John Dalrymple, 5th Earl of Stair
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John Dalrymple, 5th Earl of Stair

John Dalrymple, 5th Earl of Stair (1720-1789) was a Scottish soldier and politician.


He was eldest son of George Dalrymple of Dalmahoy, fifth son of John Dalrymple, 1st Earl of Stair, and a baron of the court of exchequer of Scotland, by his wife Euphame, eldest daughter of Sir Andrew Myrton of Gogar. He passed advocate of the Scottish bar in 1741, but he entered the army and attained the rank of captain. He was a favourite with his uncle John Dalrymple, 2nd Earl of Stair, who having in 1707 obtained a new charter containing, in default of male issue, a reversionary clause in favour of any one of the male descendants of the first Viscount Stair whom he should nominate, selected him to succeed him in the states and honours on his own death. He therefore, in 1745, assumed the title, and voted as Earl of Stair in 1747, but by a decision of the House of Lords in 1748 the titles were assigned to his cousin James Dalrymple, who became 3rd Earl of Stair.[1]

John Dalrymple succeeded to the title as fifth earl on the death of his cousin William, William Dalrymple-Crichton, 5th Earl of Dumfries, 4th Earl of Stair, on 27 July 1768. He was chosen a representative peer in 1771, and in the House of Lords opposed the measures which led to the American War of Independence. He presenting a petition on behalf of Massachusetts in 1774. In the general election of 1774 he was not returned to parliament.[1]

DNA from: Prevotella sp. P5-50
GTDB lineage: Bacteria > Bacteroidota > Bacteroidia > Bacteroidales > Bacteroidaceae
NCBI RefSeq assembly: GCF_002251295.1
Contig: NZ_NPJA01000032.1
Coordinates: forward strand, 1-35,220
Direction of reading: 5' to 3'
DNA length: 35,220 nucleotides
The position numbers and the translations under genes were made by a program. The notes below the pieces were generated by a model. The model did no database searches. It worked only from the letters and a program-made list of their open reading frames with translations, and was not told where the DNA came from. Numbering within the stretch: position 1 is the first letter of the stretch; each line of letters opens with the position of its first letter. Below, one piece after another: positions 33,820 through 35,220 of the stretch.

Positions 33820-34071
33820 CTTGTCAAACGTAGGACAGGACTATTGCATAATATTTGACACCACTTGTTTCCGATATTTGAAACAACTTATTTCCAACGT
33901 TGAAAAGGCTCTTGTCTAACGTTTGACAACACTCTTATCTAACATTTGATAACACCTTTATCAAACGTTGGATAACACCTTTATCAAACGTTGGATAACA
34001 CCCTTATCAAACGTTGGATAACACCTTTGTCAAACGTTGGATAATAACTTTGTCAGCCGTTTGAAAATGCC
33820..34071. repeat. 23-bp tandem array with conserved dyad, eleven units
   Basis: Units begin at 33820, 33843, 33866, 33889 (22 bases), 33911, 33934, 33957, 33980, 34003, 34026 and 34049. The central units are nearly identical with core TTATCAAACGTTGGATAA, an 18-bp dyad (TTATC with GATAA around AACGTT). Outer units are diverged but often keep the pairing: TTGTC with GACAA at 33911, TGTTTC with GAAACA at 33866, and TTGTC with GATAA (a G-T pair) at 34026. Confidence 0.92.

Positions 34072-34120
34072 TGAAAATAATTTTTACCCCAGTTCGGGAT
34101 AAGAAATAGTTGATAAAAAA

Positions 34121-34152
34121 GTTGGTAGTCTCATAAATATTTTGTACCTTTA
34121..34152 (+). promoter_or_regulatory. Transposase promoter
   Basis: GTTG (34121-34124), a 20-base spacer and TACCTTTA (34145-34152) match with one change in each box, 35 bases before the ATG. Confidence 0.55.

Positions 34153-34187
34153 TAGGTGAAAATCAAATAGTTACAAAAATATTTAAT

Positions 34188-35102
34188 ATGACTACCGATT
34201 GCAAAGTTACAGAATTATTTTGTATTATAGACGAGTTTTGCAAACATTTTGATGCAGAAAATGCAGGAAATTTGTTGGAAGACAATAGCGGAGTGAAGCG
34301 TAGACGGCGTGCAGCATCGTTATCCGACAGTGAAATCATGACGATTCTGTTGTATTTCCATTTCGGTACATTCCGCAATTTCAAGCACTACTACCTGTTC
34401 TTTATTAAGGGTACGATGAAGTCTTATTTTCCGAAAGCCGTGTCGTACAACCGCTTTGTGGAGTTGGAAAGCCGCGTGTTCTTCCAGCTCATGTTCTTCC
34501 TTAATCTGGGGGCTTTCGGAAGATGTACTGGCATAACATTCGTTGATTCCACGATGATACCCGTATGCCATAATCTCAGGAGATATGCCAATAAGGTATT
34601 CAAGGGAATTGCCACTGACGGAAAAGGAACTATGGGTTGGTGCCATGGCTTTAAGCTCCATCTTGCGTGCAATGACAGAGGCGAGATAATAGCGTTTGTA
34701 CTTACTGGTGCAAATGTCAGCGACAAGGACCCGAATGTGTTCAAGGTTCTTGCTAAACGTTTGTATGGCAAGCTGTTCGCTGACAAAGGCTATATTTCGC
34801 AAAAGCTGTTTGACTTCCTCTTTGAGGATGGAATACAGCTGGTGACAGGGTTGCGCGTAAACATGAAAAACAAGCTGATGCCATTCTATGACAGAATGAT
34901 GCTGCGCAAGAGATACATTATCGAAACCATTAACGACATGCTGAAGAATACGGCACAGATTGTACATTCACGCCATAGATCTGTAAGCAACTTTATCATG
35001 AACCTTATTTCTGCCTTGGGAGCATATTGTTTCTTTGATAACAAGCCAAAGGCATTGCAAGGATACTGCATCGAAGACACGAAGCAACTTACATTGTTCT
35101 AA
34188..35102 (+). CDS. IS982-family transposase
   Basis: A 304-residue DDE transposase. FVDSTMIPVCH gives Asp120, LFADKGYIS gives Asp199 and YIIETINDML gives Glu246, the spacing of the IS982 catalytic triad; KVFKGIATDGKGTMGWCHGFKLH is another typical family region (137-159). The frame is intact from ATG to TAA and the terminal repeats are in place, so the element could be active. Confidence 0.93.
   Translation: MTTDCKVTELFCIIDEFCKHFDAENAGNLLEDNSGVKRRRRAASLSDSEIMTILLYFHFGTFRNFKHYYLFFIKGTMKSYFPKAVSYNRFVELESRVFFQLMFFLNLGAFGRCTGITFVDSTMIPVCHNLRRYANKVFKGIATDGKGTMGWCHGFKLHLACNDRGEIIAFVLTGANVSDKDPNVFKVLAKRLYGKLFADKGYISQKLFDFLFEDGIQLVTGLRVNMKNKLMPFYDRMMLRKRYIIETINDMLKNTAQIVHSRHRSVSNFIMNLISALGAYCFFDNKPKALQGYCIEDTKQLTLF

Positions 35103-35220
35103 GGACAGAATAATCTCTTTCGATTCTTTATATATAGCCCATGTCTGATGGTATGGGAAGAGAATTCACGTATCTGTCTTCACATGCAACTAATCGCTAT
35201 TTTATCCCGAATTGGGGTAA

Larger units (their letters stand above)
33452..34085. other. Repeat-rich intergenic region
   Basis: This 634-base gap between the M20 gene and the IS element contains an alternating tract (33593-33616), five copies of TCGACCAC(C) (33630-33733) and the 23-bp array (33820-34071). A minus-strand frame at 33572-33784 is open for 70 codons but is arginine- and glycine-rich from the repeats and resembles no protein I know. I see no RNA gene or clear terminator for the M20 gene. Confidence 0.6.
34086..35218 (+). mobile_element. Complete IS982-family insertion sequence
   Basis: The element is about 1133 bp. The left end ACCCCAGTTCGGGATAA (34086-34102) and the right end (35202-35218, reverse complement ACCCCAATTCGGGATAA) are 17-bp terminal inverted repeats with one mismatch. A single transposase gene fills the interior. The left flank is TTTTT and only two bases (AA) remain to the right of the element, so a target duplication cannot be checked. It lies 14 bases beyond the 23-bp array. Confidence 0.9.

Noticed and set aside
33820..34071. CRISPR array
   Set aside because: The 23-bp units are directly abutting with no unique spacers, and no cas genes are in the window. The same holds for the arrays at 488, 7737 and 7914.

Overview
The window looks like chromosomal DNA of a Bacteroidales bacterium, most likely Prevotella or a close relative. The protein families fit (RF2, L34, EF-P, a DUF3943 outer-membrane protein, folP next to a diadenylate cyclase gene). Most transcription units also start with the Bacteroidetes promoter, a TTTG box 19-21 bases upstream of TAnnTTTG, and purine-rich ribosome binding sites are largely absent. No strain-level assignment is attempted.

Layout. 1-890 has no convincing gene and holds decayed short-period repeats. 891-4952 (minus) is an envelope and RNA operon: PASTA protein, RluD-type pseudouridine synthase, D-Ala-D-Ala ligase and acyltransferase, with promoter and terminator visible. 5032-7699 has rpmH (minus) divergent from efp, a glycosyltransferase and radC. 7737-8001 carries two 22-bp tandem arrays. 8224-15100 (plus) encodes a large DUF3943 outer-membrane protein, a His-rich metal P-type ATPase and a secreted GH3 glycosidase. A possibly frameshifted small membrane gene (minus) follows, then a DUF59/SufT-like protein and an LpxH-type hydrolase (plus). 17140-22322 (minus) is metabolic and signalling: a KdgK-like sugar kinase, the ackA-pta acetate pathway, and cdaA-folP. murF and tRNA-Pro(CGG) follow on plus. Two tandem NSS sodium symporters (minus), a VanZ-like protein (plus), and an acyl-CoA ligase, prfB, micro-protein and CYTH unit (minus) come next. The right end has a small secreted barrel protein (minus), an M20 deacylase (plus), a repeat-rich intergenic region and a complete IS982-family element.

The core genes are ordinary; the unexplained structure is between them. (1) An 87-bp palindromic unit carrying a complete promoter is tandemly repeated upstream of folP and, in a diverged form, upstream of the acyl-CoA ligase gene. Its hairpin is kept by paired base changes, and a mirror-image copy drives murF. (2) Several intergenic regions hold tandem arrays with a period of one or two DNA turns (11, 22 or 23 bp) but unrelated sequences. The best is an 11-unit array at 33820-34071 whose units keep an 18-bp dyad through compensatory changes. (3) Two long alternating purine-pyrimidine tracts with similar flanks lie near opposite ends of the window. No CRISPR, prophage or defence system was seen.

Stair died on 13 October 1789.[1]


Stair wrote pamphlets, mainly on national finance. Their gloomy character and their predictions, earned for him, according to Horace Walpole, the nickname "Cassandra of the State". They included:[1]

  • The State of the National Debt, Income, and Expenditure, 1776.
  • Considerations preliminary to the fixing the Supplies, the Ways and Means, and the Taxes for the year 1781, 1781.
  • Facts and their Consequences submitted to the Consideration of the Public at large, 1782.
  • An Attempt to balance the Income and Expenditure of the State, 1783.
  • An Argument to prove that it is the indispensable Duty of the Public to insist that Government do forthwith bring forward the consideration of the State of the Nation, 1783.
  • State of the Public Debts, 1783.
  • On the Proper Limits of Government's Interference with the Affairs of the East India Company, 1784.
  • Address to, and Expostulation with, the Public, 1784.
  • Comparative State of the Public Revenue for the years ending on 10 October 1783 and 10 Oct. 1784, 1785.


By his wife, a daughter of George Middleton, banker, London, Dalrymple had one son John, who succeeded him as sixth earl.[1]


  1. ^ a b c d e Stephen, Leslie, ed. (1888). "Dalrymple, John (1720-1789)" . Dictionary of National Biography. 13. London: Smith, Elder & Co.

 This article incorporates text from a publication now in the public domainStephen, Leslie, ed. (1888). "Dalrymple, John (1720-1789)". Dictionary of National Biography. 13. London: Smith, Elder & Co.

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  This article uses material from the Wikipedia page available here. It is released under the Creative Commons Attribution-Share-Alike License 3.0.



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